65% of visitors come from the surrounding region, the Hauts-de-France, where Lens witnessed de-industrialisation and industrial relocation in the 1980s, then the closure of the coal mines in the early 1990s, plunging the local population into major economic hardship, so that there was little spontaneous support for investing in an expensive new cultural project.


Lessons learned

The results are inconclusive:

In terms of numbers of visitors the museum has been a resounding success, with over 900,000 visitors the first year, far more than anticipated. This is partly explained by its strategic location: only hours away from Brussels, Amsterdam and London, the museum has attracted people of 70 nationalities. At the same time, the year the museum opened the coalfields were classified as a UNESCO world heritage site, further enhancing the region’s image. The one-millionth visitor was admitted on 29 January 2014. In the space of two years the number of visitors rose to 1,400,000, including 500,000 in 2014. In 2017, it exceeded 450,000 visitors, making it the third most popular museum in the provinces (behind the Mucem in Marseilles and the Musée des Confluences in Lyons).

Interestingly, it attracts a larger percentage of blue-collar workers and employees than other museums in France.

A fine success for a town with a population of 30,000: “More than 65% of visitors are from the region”, explains Marie Lavandier, the museum‘s Director. Foreign tourists, on the other hand, account for only 20%.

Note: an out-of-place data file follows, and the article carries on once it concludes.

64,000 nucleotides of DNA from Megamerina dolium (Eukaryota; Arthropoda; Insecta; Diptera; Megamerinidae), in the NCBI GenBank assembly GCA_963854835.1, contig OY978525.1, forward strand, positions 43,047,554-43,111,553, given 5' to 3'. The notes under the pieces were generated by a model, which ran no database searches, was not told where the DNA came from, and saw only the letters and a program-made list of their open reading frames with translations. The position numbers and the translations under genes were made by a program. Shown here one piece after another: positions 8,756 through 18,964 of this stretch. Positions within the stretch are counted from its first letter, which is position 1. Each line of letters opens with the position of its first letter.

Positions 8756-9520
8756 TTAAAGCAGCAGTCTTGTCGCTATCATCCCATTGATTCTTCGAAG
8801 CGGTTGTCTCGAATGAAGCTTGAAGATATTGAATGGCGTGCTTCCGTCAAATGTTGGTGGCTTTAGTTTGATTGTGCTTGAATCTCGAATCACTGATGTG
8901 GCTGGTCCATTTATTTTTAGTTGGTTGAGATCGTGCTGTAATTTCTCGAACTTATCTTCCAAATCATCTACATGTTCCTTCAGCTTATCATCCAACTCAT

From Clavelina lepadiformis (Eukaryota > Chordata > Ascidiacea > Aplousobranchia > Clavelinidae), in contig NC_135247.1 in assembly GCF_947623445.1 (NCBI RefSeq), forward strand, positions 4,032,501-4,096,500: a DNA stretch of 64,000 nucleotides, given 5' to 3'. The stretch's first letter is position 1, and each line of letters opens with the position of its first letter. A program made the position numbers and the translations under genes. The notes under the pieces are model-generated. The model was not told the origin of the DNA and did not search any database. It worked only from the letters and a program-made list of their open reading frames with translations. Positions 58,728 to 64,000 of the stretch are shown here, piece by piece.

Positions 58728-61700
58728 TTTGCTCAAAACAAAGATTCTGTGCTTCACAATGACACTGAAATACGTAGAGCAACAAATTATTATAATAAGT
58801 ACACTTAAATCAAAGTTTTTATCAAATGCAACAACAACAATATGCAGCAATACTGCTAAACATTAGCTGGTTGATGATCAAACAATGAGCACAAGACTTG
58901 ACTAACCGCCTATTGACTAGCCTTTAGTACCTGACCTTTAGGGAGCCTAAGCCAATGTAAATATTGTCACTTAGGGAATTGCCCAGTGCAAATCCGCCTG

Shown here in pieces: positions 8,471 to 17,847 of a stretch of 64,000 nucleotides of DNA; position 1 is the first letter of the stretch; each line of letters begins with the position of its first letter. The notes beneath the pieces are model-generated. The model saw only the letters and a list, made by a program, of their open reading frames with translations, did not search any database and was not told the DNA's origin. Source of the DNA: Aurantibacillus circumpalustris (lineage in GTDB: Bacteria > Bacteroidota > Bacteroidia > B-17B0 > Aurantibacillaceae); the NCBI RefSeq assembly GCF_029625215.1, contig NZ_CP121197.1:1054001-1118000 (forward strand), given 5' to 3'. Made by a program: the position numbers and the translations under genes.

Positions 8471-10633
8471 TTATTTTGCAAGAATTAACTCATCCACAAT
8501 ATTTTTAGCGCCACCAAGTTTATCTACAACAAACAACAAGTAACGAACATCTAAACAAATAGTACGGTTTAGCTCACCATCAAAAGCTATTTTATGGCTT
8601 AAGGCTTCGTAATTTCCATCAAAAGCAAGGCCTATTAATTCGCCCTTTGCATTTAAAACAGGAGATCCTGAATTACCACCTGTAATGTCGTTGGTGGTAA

Unemployment is decreasing, but remains higher than average, and fewer jobs than expected were created following the opening of the museum. The lack of hotel infrastructure, particularly high-end hotels, does nothing to encourage visitors to prolong their stay.


Contact information

Marie Lavandier
Louvre-Lens Museum
[email protected]
https://www.louvrelens.fr/


Source of financing

Investment in the Louvre-Lens project is funded mainly by the region (60%), with the European Union (20% via the ERDF) and also the Pas-de-Calais General Council (10%) the municipality of Lens and the “Communopole” (10% jointly). The same sources contributed in the same proportions to the initial investment.

The museum generated income of €3 million euros in its first year (€550,000 in the form of operating sponsorship and just under €2.5 million from ticket sales, temporary exhibitions, the museum shop, the cafeteria, the gastronomic restaurant, guided tours, room rentals, exhibition catalogues and so on. The remaining costs, some €12.5 million, are covered by the Regional Council (€8.7 million) and the Département Council and Communopole (to the tune of €1.1 million each). There are also other sources of income. The fact that entry to the Time Gallery exhibition was free of charge in 2013 and 2014 deprived the museum of a million euros. Every year since then the Board has debated whether to charge for entry, but decided against it. A survey found that charging an entry fee would deprive the museum of 33% of its visitors, and in 2019 the Board unanimously voted not to charge for entry in the foreseeable future; visitors must pay only to visit the temporary exhibitions, and will continue to do so.